Just a short piece, a bit rushed, but I thought I would put this in anyway.
Wamma was making his rounds, but he was walking slow. He didn't want to tire himself out too quickly. He turned a corner and heard a sniffle. Wamma frowned. Someone was crying. He followed the sound and found someone curled up in a ball in a small alcove. Long blonde hair fell over the hunched shoulders of someone clad in black, white, and red.
"Sarah!" hissed Wamma in shock. The Mandiblor hurried over to his human friend. "Sarah, what's wrong? Are you hurt?"
Sarah lifted her head. Wamma's jaw dropped. He had never seen the human girl's eyes so red and puffy. Her cheeks were covered in tear stains.
Wamma stooped down the best he could and began looking for injuries.
"I'm okay," said Sarah.
"Okay? Okay?" parroted Wamma. "Sarah, I've never seen you cry before. Something is wrong."
Sarah got to her feet, wiping at her eyes.
Wamma got up as well. "What is it, Sarah? You can tell me."
Sarah took a steady breath and began to tell Wamma what was wrong. "It's my parents," she said, her voice cracking. She hated this. She hated showing any sort of weakness in front of her friends. "They're getting a divorce."
"What?" asked Wamma.
"I heard them fighting," said Sarah. "They didn't know I was home. I was up in my room and I heard them arguing. At first I thought it was nothing. They argue a lot and I've gotten used to it. But then it spiraled out of control. I heard my mom telling my dad that she hates him and wants him to get out of our lives. Then my dad told her to drop dead."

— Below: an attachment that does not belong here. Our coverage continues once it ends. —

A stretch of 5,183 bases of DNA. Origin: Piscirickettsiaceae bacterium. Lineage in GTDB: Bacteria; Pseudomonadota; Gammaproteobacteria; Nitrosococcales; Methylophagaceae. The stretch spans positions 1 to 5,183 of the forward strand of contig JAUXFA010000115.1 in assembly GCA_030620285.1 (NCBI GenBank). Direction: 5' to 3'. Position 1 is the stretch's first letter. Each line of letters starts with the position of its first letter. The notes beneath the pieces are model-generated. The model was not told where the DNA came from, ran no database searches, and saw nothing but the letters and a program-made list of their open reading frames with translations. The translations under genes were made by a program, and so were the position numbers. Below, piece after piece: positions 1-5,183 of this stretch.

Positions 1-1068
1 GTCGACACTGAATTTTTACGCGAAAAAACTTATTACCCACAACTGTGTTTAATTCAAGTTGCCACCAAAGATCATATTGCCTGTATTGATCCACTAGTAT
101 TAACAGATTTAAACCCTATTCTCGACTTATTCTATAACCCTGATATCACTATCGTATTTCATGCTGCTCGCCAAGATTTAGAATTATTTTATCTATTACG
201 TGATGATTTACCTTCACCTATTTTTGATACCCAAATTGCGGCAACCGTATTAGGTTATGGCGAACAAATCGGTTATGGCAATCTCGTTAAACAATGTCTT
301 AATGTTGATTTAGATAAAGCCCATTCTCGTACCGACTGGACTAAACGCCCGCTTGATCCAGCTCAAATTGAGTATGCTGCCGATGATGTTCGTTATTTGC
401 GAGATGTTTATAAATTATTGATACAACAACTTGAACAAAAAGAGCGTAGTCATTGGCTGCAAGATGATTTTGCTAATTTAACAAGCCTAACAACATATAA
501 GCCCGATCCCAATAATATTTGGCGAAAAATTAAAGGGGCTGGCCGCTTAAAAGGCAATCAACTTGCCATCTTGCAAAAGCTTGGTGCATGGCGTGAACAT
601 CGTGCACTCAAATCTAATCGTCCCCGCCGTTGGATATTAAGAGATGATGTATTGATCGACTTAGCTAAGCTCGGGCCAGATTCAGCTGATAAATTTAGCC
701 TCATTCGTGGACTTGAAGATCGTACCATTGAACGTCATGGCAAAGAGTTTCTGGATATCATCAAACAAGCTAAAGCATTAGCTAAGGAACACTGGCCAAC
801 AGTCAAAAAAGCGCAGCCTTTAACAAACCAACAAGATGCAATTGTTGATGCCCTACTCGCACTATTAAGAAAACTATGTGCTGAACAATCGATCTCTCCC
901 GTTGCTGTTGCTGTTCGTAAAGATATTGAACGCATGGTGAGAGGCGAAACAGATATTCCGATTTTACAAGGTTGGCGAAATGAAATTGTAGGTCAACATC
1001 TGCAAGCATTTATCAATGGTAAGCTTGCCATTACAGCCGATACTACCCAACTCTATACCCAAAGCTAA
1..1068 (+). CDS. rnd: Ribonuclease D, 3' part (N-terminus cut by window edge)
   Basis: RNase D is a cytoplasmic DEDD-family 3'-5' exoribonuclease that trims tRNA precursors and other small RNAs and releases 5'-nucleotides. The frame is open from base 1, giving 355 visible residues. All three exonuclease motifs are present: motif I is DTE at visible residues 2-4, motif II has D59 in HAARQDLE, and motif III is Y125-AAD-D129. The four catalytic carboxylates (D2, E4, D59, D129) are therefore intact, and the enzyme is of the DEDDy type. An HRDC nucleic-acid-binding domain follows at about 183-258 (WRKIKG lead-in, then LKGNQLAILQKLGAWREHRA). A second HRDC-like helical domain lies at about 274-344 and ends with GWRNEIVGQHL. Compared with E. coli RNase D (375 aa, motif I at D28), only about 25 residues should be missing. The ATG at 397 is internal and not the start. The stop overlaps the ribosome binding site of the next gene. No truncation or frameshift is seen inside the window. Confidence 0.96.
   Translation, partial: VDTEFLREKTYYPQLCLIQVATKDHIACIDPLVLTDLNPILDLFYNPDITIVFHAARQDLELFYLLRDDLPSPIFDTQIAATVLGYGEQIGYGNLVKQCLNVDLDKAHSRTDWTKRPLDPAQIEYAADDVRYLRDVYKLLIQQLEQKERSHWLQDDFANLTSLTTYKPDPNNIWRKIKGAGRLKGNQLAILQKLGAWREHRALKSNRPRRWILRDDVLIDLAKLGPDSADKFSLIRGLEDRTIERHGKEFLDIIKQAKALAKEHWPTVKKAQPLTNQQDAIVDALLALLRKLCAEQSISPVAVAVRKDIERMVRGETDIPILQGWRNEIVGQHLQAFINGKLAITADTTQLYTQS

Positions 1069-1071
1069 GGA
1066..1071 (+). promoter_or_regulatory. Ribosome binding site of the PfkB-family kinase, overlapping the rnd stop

Sarah put her face in her hands and started crying again. "I've tried everything I can think of to keep them together. I don't know what to do now. Everything's just falling apart. I don't know what to do."
That last sentence was spoken so quietly and so broken that Wamma's heart ached for Sarah. He put on of his hands around her shoulders and pulled her close.
"It'll be okay, Sarah," said Wamma. "It'll be okay."
Sarah looked up at him. "How do you know?" she whispered.
"I just know," said Wamma. He gave her a small squeeze.
Sarah put her arms around Wamma's massive exoskeleton the best she could.
"Just let it out," said Wamma, smoothing her hair with another hand.
Sarah continued to bawl, her cries muffled slightly. She didn't know how, but she knew once all the tears were gone, Wamma was right; everything will be okay.